It became known as a haunted house and weird tales of ghostly happenings within its stately walls were manufactured….Rumors were also circulated to the effect that the earth beneath the mansion was honeycombed with subterranean channels, and that there was a mysterious secret room just beneath the basement.

In 1923, the Hickey lot was purchased by the brick company and the decaying mansion was used as housing for some of Washington’s poor families, all of them African American. Ghost stories continued to proliferate. Finally, in January 1929, it caught fire and most of the interior was destroyed. No one was killed, but the house was no longer habitable. It caught fire a second time in August, completely gutting the place, leaving only the walls standing. It was a sad end to a once proud home.

The burned out husk of the Hickey mansion in 1930.  Historical Society of Washington, D.C.

After it was authorized in 1927, the National Arboretum began buying up the various lots at Greenvale. By 1929, 250 acres had been obtained and the real horticultural work began. Progress was slow and funding was dicey due to the Great Depression, but thanks to help from the Civilian Conservation Corps, the Arboretum managed to survive and eventually flourish. Today, it is not only a place of pastoral beauty and serious scientific research, but is one of the few places in Washington where you can see the original lay of the land, much as it was when the city was founded. Obviously the greenery has changed with all the plantings done by the Arboretum, but the hills, valleys and streams remain much as they were in the 18th century.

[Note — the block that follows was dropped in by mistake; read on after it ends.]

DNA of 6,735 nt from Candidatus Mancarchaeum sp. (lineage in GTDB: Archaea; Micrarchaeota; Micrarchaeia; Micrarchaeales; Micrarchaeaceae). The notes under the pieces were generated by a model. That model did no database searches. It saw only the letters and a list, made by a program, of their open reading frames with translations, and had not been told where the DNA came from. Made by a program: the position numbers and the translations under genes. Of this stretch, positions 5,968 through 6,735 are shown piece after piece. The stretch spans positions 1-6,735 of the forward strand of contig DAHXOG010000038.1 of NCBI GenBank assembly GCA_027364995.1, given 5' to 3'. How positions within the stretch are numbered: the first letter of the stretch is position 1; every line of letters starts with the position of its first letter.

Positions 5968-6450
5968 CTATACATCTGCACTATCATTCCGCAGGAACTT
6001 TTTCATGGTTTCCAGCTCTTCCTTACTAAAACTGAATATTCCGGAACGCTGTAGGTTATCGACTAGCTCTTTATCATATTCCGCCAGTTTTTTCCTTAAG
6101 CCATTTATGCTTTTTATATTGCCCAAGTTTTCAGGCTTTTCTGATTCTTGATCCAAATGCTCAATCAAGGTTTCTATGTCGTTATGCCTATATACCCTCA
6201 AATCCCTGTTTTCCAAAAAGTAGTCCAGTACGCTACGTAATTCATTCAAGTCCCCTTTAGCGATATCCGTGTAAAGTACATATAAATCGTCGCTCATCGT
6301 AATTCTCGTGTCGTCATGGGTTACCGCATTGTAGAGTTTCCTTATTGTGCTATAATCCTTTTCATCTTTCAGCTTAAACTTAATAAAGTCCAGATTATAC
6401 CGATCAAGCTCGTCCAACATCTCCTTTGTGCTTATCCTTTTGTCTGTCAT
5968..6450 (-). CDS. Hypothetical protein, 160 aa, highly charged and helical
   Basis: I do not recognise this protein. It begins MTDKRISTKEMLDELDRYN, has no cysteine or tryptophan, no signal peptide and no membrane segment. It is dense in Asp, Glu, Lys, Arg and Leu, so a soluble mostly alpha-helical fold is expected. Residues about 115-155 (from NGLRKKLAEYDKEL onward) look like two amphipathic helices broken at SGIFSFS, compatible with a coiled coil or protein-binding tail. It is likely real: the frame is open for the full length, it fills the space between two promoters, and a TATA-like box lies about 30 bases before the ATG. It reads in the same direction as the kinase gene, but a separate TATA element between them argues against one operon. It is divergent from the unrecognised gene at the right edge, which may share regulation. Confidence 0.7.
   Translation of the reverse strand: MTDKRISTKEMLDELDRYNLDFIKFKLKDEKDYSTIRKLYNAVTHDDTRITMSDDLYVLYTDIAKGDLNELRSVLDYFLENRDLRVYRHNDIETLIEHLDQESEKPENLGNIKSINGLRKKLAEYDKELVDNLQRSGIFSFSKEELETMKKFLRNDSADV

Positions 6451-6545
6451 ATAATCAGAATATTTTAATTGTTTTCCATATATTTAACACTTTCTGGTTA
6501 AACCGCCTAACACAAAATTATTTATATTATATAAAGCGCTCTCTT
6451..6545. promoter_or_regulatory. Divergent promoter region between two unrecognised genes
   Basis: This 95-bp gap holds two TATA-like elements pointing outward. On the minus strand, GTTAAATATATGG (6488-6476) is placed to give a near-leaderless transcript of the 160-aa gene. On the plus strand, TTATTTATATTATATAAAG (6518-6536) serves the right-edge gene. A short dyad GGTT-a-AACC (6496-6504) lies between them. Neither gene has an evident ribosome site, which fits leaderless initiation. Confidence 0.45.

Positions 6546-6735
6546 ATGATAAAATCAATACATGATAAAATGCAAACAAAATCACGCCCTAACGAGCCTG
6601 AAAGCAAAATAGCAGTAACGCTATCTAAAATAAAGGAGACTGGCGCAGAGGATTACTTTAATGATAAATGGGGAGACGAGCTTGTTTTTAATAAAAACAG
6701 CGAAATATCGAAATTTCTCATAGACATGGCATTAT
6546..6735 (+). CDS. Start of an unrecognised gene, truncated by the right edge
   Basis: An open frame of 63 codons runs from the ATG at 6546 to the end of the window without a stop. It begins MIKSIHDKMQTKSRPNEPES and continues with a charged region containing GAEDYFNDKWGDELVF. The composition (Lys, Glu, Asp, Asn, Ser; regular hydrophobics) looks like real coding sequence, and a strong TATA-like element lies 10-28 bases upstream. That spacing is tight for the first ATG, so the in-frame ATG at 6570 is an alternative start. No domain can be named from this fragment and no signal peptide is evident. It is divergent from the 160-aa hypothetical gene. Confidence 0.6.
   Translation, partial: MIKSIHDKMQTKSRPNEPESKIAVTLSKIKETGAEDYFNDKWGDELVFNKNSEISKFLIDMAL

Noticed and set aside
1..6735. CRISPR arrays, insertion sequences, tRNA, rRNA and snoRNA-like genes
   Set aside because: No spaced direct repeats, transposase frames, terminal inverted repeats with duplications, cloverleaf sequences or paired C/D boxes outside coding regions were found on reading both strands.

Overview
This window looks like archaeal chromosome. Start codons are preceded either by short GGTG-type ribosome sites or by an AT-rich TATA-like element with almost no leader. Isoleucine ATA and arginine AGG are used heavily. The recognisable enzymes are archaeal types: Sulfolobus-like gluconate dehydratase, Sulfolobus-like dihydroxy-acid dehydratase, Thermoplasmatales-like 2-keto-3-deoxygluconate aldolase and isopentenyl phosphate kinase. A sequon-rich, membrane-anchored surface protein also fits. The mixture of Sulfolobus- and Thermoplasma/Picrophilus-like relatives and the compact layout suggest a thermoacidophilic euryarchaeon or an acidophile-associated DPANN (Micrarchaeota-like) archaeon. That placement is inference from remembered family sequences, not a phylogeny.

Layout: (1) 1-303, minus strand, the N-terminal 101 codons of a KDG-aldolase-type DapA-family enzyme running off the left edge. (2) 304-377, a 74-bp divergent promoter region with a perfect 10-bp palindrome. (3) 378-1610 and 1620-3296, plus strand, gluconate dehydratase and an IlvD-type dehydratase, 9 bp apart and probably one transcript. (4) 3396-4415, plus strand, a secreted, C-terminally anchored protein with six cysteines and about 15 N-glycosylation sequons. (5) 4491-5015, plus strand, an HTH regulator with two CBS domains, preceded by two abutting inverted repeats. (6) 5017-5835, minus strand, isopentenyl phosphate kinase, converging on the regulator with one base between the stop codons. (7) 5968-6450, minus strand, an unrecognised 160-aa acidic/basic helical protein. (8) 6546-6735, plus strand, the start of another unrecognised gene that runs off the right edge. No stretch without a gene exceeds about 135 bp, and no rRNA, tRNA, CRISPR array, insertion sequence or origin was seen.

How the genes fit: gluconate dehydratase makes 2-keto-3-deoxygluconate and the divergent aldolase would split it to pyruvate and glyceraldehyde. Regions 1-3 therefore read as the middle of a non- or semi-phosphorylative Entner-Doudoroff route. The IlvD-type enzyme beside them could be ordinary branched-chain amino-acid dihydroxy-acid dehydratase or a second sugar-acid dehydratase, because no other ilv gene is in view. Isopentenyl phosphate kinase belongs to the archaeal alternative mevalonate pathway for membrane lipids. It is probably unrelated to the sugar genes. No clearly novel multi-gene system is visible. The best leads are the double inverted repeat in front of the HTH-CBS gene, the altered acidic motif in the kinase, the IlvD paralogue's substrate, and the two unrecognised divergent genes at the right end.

Last week I went to the site of the Hickey mansion and walked around a bit. I could feel the history beneath my feet, but found no evidence of ghosts or subterranean tunnels. But it’s still a lovely view.


Gahn, Bessie Wilmarth. “William Hickey of Greenvale,” Records of the Columbia Historical Society, Washington, D.C., v 35/36 (1935), pp. 109-123.

Goodrum, Charles A. “The History and Development of the National Arboretum,” Washington, The Arboretum?, 1950.

Jacobson, Dorothy R. “United Clay Products Corporation: New York Avenue Brickyard,” Historic American Engineering Record, Washington, D.C., 1983.

Kelly, John. “What are Those Odd and Distinctive Brick Buildings near the National Arboretum?” Washington Post, November 14, 2014.

Shannon, Harry. “The Rambler Visits Greenvale, the old Hickey Home,” Sunday Star, Washington D.C., August 6, 1916.

“United Brick Corporation Brick Complex” National Register of Historic Places Inventory – Nomination Form, 1978.

Water of Public Wells and Springs and their Relation to Typhoid Fever,” Hygienic Laboratory-Bulletin #34, National Institutes of Health, May 1907. 

Williams, Kim Prothro. “Rural Remnants of Washington County,” D.C. Historic Preservation Office, September 2013.